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The Cottage

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The Cottage
First recorded in parish records in 1784, the Cottage is the oldest surviving building on the Mill site. It is of great historical and architectural importance showcasing structural characteristics of what had gone before and the improving conditions of the tenants who lived there in the 18th and 19th century.
Originally there were two cottages situated side by side. When one of these was demolished and the house (left) was being built, the whole family had to squeeze into the cottage that remained.
The lady standing on the right near the cottage was Mill owner Alexander Smith's widow, Elsie, with her daughter Elsie. Elsie senior died in 1915 and daughter Elsie emigrated to Canada in 1919 with her Canadian husband who had come to Scotland with the Canadian Timber Corps. They are known to have been the last full occupants of the cottage.
Living remotely with little in the way of transportation links and amenities, the tenants had to be self-sufficient. The Mill was part of a croft rearing cows for milk, butter and cheese. The cheese and butter were originally produced in the milk house extension at the gable of the cottage. However Graeme Stewart, one of our Trustees, remembers his great-aunt using a big milk churn in her kitchen, with the butter and cheese being kept in the dairy, known as 'The Milk Hoose' along with milk straight from the cow. With no refrigerators at that time, it was the best place to keep the produce cool. They also grew a wide variety of fruit and vegetables. 

The Cottage consists of two main rooms - a parlour and a kitchen. There was also a small bedroom. The parlour was the best space in the cottage and like many households at the time would only have been used for visitors. The kitchen was the main living area with two beds located opposite the range.

The building itself was probably refurbished during the latter half of the nineteenth century to make it more habitable. Walls and ceilings were lined with sawn boards and the interior walls of the parlour were given a better finish with plaster and distemper.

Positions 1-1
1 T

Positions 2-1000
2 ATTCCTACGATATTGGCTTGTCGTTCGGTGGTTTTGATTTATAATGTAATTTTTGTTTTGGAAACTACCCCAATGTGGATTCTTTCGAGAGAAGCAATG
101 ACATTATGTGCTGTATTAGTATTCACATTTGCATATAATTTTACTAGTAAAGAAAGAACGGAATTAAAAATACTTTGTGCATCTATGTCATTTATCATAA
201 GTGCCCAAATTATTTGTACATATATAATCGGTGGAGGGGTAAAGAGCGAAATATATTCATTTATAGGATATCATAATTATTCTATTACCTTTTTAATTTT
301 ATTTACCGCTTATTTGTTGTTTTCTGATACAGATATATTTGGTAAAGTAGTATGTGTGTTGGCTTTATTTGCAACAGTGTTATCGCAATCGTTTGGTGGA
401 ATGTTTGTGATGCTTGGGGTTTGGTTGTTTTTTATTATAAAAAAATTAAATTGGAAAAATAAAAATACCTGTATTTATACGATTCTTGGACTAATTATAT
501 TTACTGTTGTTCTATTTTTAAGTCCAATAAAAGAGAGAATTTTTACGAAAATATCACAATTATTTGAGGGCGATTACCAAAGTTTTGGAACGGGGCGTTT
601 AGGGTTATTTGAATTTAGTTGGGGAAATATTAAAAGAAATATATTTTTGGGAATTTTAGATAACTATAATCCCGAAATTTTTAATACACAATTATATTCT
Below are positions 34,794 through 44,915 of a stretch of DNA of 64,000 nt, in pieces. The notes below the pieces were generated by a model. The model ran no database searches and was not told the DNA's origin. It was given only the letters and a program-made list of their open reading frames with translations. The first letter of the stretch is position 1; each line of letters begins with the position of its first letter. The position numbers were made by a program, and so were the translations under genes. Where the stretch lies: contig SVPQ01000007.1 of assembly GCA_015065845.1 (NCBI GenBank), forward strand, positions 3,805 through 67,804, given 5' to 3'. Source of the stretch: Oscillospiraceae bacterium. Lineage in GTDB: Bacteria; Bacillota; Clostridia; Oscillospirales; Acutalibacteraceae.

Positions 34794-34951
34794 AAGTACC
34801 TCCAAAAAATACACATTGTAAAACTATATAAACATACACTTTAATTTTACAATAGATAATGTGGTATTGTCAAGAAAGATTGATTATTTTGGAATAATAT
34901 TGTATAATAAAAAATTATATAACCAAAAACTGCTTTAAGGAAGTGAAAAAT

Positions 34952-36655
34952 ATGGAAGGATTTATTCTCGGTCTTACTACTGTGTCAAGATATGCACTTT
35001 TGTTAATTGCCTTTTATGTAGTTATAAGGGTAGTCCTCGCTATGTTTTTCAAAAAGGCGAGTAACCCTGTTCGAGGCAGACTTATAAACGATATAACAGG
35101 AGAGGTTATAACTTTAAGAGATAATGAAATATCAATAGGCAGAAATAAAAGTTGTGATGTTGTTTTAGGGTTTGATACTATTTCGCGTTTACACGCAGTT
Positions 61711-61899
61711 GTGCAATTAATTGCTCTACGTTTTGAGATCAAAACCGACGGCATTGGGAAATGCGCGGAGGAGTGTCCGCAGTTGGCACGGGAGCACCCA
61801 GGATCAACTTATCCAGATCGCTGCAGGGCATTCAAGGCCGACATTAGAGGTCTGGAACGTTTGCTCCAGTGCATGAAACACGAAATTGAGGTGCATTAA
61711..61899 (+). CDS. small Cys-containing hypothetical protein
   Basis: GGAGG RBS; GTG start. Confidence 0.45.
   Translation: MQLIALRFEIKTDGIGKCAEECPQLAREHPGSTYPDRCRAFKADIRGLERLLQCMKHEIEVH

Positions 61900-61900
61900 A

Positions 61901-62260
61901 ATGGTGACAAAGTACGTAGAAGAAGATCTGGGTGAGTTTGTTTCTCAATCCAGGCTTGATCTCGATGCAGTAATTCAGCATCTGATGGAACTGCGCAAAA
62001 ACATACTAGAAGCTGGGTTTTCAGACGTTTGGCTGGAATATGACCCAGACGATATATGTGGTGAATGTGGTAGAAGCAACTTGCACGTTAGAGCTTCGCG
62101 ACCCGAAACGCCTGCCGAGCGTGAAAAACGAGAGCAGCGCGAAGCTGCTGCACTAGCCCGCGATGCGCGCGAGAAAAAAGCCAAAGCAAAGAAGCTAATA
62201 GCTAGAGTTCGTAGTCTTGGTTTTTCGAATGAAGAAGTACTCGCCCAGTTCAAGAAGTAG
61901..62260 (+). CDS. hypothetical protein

The boards were first covered with layers of newspaper, canvas or linen. These were then covered with layer upon layer of wallpapers over the years. This would have improved the appearance of the Cottage and provided much needed insulation.

There are about 40 different wallpapers in the Cottage, 30 borders and 13 ceiling papers. The numbers are astonishing considering there was no online shopping available then!

Leading into the sitting room before restoration.

Scans of the beautiful handprinted designs.

The delicate wallpapers and borders have been preserved in frames and on the walls in the Cottage.


The photographs below show the main features of the cottage before and after restoration.

The Dairy (Milk Hoose)

The kitchen range featuring an oven 

Situated in the sitting room, the smart cast iron fireplace and grate with the plain fire surround was adorned with a tasseled fringe. The fringe has been cleaned displaying its vibrant colours. Unfortunately the velvet border was too fragile to hold the fringe so both have been placed in a frame.

The Cottage today

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